Note from the Editors

Amal says: It snowed in Glasgow yesterday, and stuck for the first time in a while, granting me a whole morning's worth of fairy tale to savour and see home through. There was no trace of it left today. I am used to snow being a sign of stasis, of permanence, a bargain struck between the season and myself: everything will be blanketed to sleep, and everything will wake refreshed. The absence of snow in winter pains me — a cold that will not sit still.

Caitlyn says: I think it has been a strange winter in many places, with unpredictable storms and uneasy thaws. Here in Ottawa, it snows, melts, then freezes over in a seemingly unending cycle. Slick, dangerous surfaces lurk beneath places that look safe to step. We fall, we get up, we know better for next time.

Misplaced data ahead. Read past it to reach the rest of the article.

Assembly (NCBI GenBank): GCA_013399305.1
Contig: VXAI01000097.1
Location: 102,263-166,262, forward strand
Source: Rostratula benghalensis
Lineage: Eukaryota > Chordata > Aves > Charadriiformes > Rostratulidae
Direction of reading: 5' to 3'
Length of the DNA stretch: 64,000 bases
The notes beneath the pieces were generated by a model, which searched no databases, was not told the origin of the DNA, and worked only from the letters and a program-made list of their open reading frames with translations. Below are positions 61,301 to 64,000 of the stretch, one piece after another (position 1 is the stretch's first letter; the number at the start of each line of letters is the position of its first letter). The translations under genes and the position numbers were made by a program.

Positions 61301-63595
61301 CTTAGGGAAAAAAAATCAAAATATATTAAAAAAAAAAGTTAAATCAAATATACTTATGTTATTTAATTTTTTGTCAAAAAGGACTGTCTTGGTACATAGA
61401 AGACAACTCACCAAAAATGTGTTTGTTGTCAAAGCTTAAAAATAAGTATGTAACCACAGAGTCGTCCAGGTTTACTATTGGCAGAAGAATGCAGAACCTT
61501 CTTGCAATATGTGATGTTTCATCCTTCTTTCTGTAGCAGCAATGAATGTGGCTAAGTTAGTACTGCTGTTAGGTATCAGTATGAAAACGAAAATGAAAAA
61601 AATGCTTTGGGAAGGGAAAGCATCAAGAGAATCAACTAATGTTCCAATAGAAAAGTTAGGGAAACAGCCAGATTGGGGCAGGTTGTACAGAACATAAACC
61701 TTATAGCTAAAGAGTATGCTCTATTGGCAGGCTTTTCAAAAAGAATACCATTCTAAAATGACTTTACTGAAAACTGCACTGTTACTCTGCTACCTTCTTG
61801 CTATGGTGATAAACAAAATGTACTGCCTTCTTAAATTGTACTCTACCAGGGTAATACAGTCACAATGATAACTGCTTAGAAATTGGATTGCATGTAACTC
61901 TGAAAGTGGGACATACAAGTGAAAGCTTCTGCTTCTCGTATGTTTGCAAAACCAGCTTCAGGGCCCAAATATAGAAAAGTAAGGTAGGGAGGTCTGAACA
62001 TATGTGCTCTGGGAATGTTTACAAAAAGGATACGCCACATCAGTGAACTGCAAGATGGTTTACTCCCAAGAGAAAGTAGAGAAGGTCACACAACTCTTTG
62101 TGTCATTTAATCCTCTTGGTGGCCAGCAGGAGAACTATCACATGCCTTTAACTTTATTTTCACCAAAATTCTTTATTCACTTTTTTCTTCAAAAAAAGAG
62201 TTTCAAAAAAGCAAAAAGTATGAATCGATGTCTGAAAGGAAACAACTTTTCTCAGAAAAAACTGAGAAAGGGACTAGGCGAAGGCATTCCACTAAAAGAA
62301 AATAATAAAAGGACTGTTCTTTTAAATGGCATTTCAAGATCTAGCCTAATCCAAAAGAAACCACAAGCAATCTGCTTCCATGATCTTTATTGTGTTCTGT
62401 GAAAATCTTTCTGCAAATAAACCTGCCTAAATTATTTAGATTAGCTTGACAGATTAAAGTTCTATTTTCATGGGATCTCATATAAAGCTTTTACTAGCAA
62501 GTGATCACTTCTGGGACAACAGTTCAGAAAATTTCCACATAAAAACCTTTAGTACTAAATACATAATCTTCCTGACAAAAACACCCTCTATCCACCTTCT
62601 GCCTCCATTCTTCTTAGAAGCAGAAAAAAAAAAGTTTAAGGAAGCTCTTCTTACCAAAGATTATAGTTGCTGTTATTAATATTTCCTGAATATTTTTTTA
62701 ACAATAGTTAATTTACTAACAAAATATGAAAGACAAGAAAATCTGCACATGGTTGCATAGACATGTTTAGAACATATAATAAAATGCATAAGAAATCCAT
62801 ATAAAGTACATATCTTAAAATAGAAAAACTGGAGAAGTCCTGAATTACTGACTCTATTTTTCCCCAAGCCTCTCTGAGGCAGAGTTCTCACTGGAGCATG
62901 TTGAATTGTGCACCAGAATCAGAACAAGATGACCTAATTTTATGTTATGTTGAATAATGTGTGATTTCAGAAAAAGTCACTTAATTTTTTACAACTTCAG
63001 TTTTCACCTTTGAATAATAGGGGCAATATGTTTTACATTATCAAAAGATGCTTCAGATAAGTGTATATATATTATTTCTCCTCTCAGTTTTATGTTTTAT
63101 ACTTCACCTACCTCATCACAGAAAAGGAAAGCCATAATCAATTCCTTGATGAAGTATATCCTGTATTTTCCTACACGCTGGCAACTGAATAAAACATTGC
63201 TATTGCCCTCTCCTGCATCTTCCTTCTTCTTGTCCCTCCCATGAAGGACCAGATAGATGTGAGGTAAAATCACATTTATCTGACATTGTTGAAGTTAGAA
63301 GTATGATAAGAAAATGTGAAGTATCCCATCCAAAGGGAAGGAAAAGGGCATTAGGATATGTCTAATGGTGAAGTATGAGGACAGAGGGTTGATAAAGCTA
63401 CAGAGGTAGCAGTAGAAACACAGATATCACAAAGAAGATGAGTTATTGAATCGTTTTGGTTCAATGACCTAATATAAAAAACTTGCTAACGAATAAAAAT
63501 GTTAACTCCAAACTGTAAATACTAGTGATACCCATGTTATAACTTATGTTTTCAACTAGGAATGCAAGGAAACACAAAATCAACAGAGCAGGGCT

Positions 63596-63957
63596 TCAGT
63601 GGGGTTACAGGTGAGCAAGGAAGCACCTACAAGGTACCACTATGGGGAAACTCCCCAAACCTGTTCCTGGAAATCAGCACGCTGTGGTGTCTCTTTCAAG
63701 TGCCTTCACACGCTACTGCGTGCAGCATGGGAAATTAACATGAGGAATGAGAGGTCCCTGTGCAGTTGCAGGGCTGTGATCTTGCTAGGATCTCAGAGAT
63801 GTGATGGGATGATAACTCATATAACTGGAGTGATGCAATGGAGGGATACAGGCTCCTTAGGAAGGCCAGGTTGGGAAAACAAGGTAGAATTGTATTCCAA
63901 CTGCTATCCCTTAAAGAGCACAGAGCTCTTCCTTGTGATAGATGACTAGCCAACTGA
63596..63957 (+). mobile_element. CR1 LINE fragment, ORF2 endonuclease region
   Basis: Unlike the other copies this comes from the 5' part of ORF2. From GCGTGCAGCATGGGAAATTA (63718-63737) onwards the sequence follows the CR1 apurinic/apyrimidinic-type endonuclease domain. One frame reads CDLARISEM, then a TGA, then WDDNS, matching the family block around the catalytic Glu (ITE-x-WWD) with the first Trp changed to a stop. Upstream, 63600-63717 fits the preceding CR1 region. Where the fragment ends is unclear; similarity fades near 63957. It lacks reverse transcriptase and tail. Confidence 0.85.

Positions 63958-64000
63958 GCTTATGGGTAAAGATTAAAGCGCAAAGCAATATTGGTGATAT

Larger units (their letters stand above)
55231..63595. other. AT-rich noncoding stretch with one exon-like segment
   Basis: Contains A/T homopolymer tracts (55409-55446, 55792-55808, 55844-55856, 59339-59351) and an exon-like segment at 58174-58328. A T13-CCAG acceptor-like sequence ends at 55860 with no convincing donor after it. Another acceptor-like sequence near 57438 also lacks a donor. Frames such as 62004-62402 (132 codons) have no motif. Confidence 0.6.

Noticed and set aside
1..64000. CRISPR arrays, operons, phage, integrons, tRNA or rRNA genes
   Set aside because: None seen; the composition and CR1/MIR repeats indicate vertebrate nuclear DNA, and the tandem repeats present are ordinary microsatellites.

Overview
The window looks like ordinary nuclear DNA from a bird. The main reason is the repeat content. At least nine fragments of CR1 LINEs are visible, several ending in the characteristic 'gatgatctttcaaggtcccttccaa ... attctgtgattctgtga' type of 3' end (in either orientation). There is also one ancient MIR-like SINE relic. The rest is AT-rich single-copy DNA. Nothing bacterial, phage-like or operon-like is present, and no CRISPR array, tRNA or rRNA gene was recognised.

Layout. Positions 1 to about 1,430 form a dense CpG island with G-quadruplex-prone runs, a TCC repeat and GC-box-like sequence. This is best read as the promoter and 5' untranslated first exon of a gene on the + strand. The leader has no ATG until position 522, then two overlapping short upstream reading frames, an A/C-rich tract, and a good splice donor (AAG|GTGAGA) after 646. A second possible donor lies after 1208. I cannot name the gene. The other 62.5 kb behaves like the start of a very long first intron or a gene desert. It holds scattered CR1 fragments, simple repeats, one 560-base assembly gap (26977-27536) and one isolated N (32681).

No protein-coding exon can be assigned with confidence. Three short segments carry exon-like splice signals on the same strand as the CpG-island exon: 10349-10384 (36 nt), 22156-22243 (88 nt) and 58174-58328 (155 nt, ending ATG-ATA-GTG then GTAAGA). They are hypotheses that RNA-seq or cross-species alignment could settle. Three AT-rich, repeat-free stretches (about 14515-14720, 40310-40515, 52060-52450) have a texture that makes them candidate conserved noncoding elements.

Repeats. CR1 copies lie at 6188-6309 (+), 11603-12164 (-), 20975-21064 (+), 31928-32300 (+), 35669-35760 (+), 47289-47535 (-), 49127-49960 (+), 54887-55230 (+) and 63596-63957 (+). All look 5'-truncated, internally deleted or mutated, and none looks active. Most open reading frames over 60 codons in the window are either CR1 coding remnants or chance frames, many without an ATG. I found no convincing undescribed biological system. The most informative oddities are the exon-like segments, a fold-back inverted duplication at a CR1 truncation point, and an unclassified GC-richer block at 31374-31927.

But there is a beauty in this silver winter, and as I look out from behind the curtain of icicles over my window and watch black birds chatting on the power lines, I can feel that spring will not be long in coming.

Amal says: This is an issue of blackbirds, husbands, and weariness; of wolves, warnings, and want. It is an issue in despairing love with a winter half-gone, where spring is as uncertain as the snow.

Caitlyn says: To me, this issue is that last breath of cold before the turning point. It is a moment to relish the beauty of the ice before it melts into the earth to nourish the coming of a new season. We both hope you will enjoy it.

Amal says: Thanks are due to the incredible Betsie Withey for this issue's beautiful art, to our fantastic contributors for their poems, and always, always to you, dear readers, without whom we would have no salt for our winter feasts.

Keep warm and hurry home.